Last night Stuart and I went to see Daniel Kramer's entertaining production of Verdi's La Traviata performed by the English National Opera at the London Coliseum in London's glitzy West End.
This is Kramer’s first production at the Coliseum since taking over as the company’s artistic director, and it certainly makes a big impression - as does Lizzie Clachan's set design and Esther Bialas's costumes.
First staged in Basel last November, it opens with the kind of eyeful of wit and panache that UK opera-house budgets aren’t meant to stretch to any more: a big, glitzy party scene, with mirror walls stretching floor to ceiling. We might be in a black-and-white ball in a very fetish nightclub. Lots of Edwardian men, having left their top hats in nifty lockers at the back, are in their Edwardian underwear, energetically engaging in variously camp forms of debauchery with a stageful of tarts on a stageful of playground equipment: a trampoline, a bucking bronco, a roundabout with chic white lights. That’s our first sight of the ever-reliable ENO chorus, and well done them.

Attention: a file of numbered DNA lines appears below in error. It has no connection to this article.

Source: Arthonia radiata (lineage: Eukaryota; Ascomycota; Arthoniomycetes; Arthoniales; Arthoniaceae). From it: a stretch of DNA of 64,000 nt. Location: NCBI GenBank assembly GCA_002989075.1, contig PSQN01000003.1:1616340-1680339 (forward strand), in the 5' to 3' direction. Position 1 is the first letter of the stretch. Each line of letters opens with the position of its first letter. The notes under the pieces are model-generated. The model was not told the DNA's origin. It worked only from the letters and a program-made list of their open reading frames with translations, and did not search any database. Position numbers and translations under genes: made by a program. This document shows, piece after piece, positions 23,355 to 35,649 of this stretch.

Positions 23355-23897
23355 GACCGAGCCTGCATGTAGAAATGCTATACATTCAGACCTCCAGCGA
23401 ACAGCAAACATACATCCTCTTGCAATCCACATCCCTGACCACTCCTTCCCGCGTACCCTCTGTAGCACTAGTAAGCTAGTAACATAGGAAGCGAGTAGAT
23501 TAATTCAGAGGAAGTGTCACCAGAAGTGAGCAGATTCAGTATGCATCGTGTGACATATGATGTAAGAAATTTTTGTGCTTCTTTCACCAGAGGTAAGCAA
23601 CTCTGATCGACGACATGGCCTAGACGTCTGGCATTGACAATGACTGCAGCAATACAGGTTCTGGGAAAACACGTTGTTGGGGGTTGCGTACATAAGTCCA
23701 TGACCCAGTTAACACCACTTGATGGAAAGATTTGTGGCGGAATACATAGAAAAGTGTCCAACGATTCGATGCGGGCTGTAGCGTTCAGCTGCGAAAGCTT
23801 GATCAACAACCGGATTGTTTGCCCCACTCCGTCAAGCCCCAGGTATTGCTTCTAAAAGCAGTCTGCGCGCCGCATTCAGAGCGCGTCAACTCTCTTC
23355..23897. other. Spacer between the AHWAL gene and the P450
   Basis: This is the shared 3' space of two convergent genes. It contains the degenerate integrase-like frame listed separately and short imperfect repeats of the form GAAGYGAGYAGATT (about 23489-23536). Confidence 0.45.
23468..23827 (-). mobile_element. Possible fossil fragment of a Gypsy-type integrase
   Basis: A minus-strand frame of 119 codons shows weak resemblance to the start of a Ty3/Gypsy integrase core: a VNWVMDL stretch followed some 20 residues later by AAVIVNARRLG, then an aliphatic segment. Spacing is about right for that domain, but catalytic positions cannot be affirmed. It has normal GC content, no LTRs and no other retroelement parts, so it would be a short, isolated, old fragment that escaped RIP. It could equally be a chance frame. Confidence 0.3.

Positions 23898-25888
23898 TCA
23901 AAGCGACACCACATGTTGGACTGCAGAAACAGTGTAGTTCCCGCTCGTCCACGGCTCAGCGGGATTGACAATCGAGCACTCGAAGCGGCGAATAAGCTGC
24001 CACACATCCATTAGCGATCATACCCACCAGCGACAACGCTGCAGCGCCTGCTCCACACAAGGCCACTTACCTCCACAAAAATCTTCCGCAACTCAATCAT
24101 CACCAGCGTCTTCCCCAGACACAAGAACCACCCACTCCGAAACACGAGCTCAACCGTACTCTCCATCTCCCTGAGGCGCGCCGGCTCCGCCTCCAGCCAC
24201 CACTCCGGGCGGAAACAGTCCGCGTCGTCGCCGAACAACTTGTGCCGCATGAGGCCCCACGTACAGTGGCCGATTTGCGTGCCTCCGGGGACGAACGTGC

For the next three hours the chorus puts on (and pulls off) various pairs of other pairs of Edwardian pants and sing their hearts out.
Indeed the performances and the orchestra are excellent - it is just the action that is a little uneven.
The final act has our heroine standing in a half-dug grave throughout.
Good tunes though.
Oh, and those critics were wrong. The nipple tassels stole the show.